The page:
Frederick Gordon Crosby (1885 – August 1943) was an English automotive illustrator. He worked for the magazine Autocar for most of his life. His illustrations and paintings reflect the excitement and glamour that surrounded the birth and early development of the automotive industry.
Crosby had no formal training as an artist, although he did attend life classes at art school some time after the start of his professional career.
In 1908 he started his career as a draughtsman in The Daimler Motor Company's drawing office. At this time he moved into Arthur Ludlow Clayton's home in Coventry. This was an environment full of young men, all wildly enthusiastic about the cars of the day.
Ludlow Clayton's first job was for the Automobile Engineer, published by Iliffe, the same company that published Autocar. Clayton drew Iliffe's attention to Crosby, who was subsequently commissioned to create a perspective drawing of the BTH magneto. This was to be one of the first drawings of a style that was later to be termed an exploded view, and begun Crosby's Autocar career.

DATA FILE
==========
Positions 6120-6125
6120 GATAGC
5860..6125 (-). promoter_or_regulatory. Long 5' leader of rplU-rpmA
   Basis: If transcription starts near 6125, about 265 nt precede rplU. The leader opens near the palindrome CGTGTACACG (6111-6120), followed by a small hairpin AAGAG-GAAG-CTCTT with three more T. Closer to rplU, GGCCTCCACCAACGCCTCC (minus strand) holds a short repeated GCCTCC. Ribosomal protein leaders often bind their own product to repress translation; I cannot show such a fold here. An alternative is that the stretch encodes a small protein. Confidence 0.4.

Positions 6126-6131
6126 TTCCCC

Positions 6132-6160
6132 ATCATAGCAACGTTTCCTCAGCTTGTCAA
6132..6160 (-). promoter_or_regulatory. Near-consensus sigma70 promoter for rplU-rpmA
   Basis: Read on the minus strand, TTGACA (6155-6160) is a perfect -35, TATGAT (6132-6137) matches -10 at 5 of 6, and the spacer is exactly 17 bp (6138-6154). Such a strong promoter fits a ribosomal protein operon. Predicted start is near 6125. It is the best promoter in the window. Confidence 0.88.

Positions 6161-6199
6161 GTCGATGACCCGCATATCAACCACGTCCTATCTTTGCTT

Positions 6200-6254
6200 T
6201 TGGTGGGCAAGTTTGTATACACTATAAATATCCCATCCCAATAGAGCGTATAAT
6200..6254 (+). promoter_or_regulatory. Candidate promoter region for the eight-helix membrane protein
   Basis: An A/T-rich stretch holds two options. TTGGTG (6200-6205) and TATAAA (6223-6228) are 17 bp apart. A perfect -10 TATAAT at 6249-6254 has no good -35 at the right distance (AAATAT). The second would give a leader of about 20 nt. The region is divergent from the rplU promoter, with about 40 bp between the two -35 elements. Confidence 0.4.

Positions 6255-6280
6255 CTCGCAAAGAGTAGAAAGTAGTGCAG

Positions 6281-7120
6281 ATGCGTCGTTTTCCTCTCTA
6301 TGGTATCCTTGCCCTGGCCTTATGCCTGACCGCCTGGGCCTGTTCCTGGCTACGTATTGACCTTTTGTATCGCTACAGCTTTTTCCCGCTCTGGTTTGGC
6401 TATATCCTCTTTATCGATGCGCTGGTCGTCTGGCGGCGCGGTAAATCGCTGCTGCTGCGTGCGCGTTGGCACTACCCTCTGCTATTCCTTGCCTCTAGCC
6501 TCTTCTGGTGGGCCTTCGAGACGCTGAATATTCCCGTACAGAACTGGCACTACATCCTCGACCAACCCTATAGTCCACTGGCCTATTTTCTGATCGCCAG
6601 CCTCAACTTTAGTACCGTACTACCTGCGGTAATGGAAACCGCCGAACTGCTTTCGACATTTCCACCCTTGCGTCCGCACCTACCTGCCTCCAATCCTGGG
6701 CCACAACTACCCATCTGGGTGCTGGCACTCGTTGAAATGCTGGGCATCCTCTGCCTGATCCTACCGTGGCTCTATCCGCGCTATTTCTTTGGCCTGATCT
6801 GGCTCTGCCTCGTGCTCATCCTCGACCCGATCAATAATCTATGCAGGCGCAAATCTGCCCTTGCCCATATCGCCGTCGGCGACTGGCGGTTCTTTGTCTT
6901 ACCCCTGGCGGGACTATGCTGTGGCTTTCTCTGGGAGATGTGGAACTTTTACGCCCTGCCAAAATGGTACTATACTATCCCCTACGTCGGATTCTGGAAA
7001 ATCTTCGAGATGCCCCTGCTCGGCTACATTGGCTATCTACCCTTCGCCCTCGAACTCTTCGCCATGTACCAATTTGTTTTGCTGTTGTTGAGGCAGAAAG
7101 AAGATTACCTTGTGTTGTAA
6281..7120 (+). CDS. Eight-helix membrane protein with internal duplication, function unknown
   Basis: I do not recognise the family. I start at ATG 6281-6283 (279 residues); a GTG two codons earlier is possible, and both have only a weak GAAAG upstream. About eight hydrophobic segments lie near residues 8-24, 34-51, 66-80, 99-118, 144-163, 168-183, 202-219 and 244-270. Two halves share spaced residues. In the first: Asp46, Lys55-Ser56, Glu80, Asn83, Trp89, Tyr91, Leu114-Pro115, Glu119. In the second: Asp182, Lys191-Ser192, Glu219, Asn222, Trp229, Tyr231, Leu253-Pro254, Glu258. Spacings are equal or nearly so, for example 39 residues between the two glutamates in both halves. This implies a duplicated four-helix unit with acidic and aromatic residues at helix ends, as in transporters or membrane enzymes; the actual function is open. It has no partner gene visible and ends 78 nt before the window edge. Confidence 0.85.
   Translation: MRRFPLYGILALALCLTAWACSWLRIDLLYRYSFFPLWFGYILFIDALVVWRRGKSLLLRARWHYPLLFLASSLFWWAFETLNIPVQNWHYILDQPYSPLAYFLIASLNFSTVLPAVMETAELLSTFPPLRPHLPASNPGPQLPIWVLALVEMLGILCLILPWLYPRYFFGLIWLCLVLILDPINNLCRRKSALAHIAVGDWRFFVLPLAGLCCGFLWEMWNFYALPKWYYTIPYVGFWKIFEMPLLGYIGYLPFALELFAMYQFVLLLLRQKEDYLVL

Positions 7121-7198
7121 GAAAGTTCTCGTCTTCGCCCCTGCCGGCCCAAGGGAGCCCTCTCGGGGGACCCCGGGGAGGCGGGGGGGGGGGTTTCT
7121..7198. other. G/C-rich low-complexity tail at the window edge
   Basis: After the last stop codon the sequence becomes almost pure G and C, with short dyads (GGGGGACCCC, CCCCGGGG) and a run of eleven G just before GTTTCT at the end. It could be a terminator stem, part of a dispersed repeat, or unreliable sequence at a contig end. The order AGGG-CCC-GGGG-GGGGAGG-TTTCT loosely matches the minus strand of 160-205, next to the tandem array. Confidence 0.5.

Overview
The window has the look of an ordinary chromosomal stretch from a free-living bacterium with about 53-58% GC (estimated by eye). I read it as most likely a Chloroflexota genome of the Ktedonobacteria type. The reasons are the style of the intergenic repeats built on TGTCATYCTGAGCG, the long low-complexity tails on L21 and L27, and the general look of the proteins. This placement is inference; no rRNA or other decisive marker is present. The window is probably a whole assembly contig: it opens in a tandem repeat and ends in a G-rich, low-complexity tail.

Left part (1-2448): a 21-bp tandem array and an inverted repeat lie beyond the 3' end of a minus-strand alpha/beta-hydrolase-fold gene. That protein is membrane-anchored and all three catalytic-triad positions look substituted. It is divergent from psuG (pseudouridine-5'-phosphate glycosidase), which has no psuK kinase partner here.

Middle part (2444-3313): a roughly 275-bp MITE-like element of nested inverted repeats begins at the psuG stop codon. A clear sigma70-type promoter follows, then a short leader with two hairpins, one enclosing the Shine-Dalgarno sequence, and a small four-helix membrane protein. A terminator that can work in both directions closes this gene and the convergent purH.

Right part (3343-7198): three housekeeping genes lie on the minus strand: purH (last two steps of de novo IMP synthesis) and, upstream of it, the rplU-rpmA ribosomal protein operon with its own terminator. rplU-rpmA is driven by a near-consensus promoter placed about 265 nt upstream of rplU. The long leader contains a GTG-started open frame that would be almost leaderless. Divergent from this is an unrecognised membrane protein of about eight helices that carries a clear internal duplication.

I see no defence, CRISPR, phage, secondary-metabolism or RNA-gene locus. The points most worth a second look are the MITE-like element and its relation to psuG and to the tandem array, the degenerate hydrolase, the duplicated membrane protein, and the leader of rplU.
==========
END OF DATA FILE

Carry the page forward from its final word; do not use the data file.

Working for Autocar
In 1908, Crosby at the age of 23, moved from Daimler to Autocar. It was at Autocar, and at Clayton's house, that Crosby met and maintained a lifelong friendship with Sammy Davis and Monty Tombs. Crosby, as illustrator, and Tombs and sometimes Davis, as writer, were responsible for producing one of Autocar’s humorous stalwarts: "Keeping up appearances". Here Crosby sketched and Tombs wrote anecdotes about the construction of cars at the time. The characters created in Keeping up Appearances made it an instant hit the first time it was published, and it was produced for years afterwards. It humorously criticised the way that functionality of vehicles at the time was always put above aesthetics, much to Crosby's disappointment.
Through his years with Autocar, his talent and reputation grew. While not fond of travelling abroad, he would travel wherever his work took him. This included Paris, where he would sketch the latest models about to be released to the public, much to the annoyance of many of the vehicle stand attendants.
After some 30 years of travelling and working to press deadlines, the work began to take its toll on Crosby. In the last few years before the Second World War, it became clear to many of his colleagues that all the enjoyment had gone out of the work. However, during the war, his spirits seemed to rally and he produced some of his best works of battles both in the air and at sea.